My biggest problem with primitivism as a philosophy is its inherent hypocrisy Notice how it's always highly educated white dudes insulated from the world who clamor for a return to some idealized simpler life? In the case of this book it's a distinguished professor haughtily preaching about how we should learn some lessons from hun

  3. says:

    This book gets many 5 star reviews and is touted as “life changing”My comment “GET A LIFE” This could possibly be THE WORST bo

  4. says:

    The reason I like uinn’s style in “Ishmael” is that he doesn’t assume a pedantic perch atop humanity and force feed a philosophically driven A Z laundry list of “how to make yourself a better human being” and “save the w

  5. says:

    Lessons in Metaphysics for Recovering IdealistsThe conventional translation of the name Ishmael from Hebrew is ‘God hears’ But there is an eually plausible alternative ‘Man is God’ This could well be Daniel uinn’s satiric

  6. says:

    This book was recommended to me from my Ecology teacher on Saturday I bought it the same day because i really needed a decent read i having been craving this all the time lately I did not put it down until i was

  7. says:

    A little story about Ishmael by Daniel uinnI first read this back in the fall of '99 for a college course It was a time in my life where for a v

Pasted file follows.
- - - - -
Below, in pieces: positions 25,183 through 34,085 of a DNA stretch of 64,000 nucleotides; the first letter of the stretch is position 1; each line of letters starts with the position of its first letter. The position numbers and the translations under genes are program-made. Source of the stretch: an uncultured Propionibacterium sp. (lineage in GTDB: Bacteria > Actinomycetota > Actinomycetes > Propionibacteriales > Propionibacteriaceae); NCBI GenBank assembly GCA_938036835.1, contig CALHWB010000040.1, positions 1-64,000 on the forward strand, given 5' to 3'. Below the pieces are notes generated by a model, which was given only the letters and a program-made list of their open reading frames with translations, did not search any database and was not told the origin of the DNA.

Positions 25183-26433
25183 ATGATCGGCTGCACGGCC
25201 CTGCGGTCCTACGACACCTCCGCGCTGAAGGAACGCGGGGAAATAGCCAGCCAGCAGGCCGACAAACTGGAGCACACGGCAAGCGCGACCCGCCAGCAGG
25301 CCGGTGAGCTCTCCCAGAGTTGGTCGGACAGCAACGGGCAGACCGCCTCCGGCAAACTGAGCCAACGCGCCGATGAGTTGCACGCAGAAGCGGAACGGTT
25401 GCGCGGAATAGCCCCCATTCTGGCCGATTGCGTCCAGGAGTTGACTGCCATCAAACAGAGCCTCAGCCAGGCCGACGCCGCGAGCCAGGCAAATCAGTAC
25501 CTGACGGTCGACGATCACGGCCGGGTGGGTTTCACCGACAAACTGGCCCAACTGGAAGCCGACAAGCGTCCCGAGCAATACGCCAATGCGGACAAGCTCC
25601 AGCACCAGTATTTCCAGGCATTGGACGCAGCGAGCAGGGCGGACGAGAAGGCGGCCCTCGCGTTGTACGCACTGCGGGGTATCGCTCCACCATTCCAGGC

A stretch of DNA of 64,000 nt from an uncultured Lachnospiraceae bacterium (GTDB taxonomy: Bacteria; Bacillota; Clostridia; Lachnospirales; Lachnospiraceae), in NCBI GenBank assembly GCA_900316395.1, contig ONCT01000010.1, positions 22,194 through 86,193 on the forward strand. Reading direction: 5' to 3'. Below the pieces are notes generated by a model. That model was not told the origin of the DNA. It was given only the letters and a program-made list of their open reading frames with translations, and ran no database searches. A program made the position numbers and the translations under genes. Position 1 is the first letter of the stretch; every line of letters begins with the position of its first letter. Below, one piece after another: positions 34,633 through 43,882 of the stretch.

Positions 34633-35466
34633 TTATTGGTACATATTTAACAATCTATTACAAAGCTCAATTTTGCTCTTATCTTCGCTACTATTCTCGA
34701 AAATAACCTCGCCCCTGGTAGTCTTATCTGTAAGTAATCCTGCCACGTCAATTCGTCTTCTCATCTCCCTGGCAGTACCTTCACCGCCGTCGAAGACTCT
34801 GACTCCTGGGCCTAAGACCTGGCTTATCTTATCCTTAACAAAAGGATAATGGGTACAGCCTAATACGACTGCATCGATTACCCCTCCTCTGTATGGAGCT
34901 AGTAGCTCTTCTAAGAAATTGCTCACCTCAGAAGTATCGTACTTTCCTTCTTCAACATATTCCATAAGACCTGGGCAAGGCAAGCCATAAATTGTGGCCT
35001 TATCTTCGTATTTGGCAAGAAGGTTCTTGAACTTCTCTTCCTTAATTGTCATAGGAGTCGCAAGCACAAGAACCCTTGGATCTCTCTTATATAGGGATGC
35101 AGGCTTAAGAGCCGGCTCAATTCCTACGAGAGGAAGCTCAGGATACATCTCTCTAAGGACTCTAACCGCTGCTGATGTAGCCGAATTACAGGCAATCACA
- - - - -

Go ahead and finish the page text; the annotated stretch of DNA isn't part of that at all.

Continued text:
8. says:

    Step right up ladies and gentlemen Behold the majesty of Curious George as he gets all dialogue y on your ass Your encounter will leave you changed You too may find yourself flinging poop at civilization along with our simian savior A telepathic gorilla develops something like consciousness is happily able to flower under

  9. says:

    I haven't finished this book yet but I probably won't because it sucks First of all it's supposed to be a novel but it's entirely didactic The

  10. says:

    The top three reviews on this book are salty 1 star reviews 0oEven if you don't agree with the philosophical underpinnings of this novel it is a thought provoking tale of great powerThe story is allegorical but even the surface story is an emotional and engaging taleI found this deeply enjoyable It is certainly worth your time to take a look even if you don't agree with the philosophy